Posted by: Paula Delgado-Kling | June 21, 2012

The psychological, cognitive and behavioral challenges of child soldiers coming home

This is a follow-up to Tuesday’s blog about child soldiers.

Professor Daya Somasundaram and Dr. Ruwan M. Jayatunge explain what happens when child soldiers come home:

  • “When the children were forcibly removed from their parents, some developed full-blown symptoms of Separation Anxiety Disorder. …The British Psychologist John Bowlby believed that attachment behaviors are instinctive and will be activated by any conditions that seem to threaten the achievement of proximity, such as separation, insecurity and fear.”
  • “The parents of an ex-child combatants often feel that their child has changed dramatically and he is unable to express love and warmth in return. Some express that there is an invisible wall between parents and the child. .. The child seems to have lost the sense of trust in adults and feels that he has lost his identity as a valuable member of the society. The child becomes oppositional, defiant, and impulsive, and parents feel that the child acts as if adults don’t exist in their world and does not look to adults for positive interactions.”
  • “Some children had created bonds with their abductors during their stay with them and feel that they had better time with the militants than with the parents.”
  • “Children and adolescents who had been displaced by civil war in Colombia reported expecting that they and others would steal and hurt people despite acknowledging that it would be morally wrong to do so, and many of them, especially adolescents, judged that taking revenge against some groups was justifiable.”
  • “While in armed groups, children were constantly taught that kindness, compassion and forgiveness were  signs of weakness.  The senior members of the rebel forces did killings and torture in front of the children for them to observe and learn.”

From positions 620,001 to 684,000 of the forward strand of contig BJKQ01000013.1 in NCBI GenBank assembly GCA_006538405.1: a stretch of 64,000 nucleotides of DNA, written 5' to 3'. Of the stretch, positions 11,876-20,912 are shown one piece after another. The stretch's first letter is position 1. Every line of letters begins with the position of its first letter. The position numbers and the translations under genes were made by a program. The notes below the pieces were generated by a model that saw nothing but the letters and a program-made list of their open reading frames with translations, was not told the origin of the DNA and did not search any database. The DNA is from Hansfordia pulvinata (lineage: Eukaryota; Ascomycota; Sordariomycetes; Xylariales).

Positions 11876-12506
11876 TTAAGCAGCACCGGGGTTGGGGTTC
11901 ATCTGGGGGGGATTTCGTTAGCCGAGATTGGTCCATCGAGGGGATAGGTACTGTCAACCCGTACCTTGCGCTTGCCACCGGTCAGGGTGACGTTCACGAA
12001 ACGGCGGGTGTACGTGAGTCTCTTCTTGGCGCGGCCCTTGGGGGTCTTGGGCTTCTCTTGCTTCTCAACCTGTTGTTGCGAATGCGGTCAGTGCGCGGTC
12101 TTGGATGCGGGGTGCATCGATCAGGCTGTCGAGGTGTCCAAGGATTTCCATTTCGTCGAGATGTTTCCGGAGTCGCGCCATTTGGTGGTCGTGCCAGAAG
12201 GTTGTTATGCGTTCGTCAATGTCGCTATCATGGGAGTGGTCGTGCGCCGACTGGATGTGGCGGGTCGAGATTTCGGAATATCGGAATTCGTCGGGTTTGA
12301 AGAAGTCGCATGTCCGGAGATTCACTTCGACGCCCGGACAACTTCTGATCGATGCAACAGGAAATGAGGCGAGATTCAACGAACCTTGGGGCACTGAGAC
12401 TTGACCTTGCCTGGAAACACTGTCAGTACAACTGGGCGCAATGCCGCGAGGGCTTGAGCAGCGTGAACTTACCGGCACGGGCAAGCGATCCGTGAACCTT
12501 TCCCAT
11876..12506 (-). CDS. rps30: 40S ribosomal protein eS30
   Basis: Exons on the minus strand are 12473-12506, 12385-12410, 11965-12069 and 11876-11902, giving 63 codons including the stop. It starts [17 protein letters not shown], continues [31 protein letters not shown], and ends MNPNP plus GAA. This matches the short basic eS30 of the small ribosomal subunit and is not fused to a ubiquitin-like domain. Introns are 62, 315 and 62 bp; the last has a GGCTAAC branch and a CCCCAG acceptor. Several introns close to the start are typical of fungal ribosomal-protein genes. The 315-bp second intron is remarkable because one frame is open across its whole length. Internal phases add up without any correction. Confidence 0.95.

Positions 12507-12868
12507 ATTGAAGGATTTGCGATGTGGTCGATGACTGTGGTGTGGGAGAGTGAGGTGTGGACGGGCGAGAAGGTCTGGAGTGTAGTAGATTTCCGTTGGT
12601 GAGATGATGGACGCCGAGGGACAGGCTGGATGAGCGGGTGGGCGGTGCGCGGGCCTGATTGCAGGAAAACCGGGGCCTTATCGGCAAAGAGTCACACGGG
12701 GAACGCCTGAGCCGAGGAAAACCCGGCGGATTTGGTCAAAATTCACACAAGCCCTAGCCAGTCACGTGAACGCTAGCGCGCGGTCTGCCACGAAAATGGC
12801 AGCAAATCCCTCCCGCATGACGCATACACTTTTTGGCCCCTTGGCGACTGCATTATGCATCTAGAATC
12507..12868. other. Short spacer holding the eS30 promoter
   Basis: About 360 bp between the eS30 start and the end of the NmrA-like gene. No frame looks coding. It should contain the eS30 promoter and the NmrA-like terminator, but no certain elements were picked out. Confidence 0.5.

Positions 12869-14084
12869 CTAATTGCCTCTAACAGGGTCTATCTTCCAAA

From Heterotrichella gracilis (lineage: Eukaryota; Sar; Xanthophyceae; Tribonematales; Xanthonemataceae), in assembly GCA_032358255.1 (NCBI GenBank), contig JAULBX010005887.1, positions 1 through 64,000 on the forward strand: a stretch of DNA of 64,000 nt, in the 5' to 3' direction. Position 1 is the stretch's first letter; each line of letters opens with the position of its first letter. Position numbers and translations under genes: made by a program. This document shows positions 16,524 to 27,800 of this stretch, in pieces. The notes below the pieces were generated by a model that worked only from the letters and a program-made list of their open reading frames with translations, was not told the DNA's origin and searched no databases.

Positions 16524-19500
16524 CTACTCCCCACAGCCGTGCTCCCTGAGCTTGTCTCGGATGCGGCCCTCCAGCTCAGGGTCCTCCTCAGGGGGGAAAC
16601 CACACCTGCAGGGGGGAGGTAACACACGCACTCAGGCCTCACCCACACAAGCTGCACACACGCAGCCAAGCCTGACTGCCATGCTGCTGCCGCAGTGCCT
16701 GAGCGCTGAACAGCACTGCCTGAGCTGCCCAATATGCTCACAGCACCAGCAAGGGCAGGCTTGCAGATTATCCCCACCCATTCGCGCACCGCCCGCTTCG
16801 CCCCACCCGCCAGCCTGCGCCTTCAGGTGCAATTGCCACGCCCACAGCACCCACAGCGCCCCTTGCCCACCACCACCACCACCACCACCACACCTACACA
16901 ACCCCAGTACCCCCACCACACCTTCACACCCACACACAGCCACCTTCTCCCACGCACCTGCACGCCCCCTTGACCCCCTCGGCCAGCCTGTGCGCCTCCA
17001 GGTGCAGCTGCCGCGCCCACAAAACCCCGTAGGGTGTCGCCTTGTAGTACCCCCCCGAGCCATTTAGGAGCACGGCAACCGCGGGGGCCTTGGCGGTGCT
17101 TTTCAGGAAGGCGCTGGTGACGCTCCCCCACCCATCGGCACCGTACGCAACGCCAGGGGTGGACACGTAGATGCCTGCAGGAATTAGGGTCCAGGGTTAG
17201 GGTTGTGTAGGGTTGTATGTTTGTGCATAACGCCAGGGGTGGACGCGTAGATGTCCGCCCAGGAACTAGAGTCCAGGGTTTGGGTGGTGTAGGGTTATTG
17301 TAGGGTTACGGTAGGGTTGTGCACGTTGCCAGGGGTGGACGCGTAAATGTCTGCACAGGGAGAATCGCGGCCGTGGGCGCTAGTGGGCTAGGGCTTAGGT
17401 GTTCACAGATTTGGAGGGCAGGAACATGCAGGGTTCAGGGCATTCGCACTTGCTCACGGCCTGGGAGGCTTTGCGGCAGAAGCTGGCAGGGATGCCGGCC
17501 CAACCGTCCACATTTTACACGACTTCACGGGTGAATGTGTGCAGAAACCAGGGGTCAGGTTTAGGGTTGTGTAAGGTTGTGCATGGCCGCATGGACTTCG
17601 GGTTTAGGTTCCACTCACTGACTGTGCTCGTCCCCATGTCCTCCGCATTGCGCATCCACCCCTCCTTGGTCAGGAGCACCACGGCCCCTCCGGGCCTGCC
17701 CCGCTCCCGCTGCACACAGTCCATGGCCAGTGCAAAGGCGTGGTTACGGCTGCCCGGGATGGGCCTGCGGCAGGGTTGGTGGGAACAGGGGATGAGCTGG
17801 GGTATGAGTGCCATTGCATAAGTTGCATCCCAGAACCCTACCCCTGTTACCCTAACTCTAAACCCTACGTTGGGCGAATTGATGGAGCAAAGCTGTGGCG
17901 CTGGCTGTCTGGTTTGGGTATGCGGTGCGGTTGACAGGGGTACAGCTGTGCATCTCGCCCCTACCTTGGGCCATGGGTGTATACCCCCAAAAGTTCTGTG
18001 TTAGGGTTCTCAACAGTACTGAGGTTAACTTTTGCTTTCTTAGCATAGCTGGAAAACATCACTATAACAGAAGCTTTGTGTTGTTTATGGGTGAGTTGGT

• “Demobilized children have limited vocabulary and language skills. It has been reported that many young child soldiers were unable to perform cognitive tasks like reading comprehension or to solve mathematical word problems during their stay with the rebels. Although many child soldiers wore wristwatches pompously, they were unable to read time.”

Related:

U.S.-funded Prof. Daya Somasundaram at Adelaide University studies trauma of Sri Lankan Civil War.

The Tragedy of War

Personal page and articles by Dr. Ruwan M. Jayatunge M.D.

Advertisements

Responses

  1. I recently traveled to Northern Uganda and set up an art therapy service in an orphanage for former child soldiers and young people affected by conflict and trauma.I came back a week ago and I am hoping to return in a few months to carry on with the work. Below is the short movie I made while I was there;

    I would appreciate if you watch the clip and forward the link to friends and colleagues. I’m hoping it’ll help to promote the awareness and the sponsorship of war orphans at the orphanage and with a bit of luck, raise financial funds for further resources.

    I please do not hesitate to contact me directly if you’d like more info about this project or how you can support the orphanage.

    davidtaransaud@yahoo.com

    Thank you very much.
    David


Leave a Reply

Fill in your details below or click an icon to log in:

WordPress.com Logo

You are commenting using your WordPress.com account. Log Out / Change )

Twitter picture

You are commenting using your Twitter account. Log Out / Change )

Facebook photo

You are commenting using your Facebook account. Log Out / Change )

Google+ photo

You are commenting using your Google+ account. Log Out / Change )

Connecting to %s

Categories

%d bloggers like this: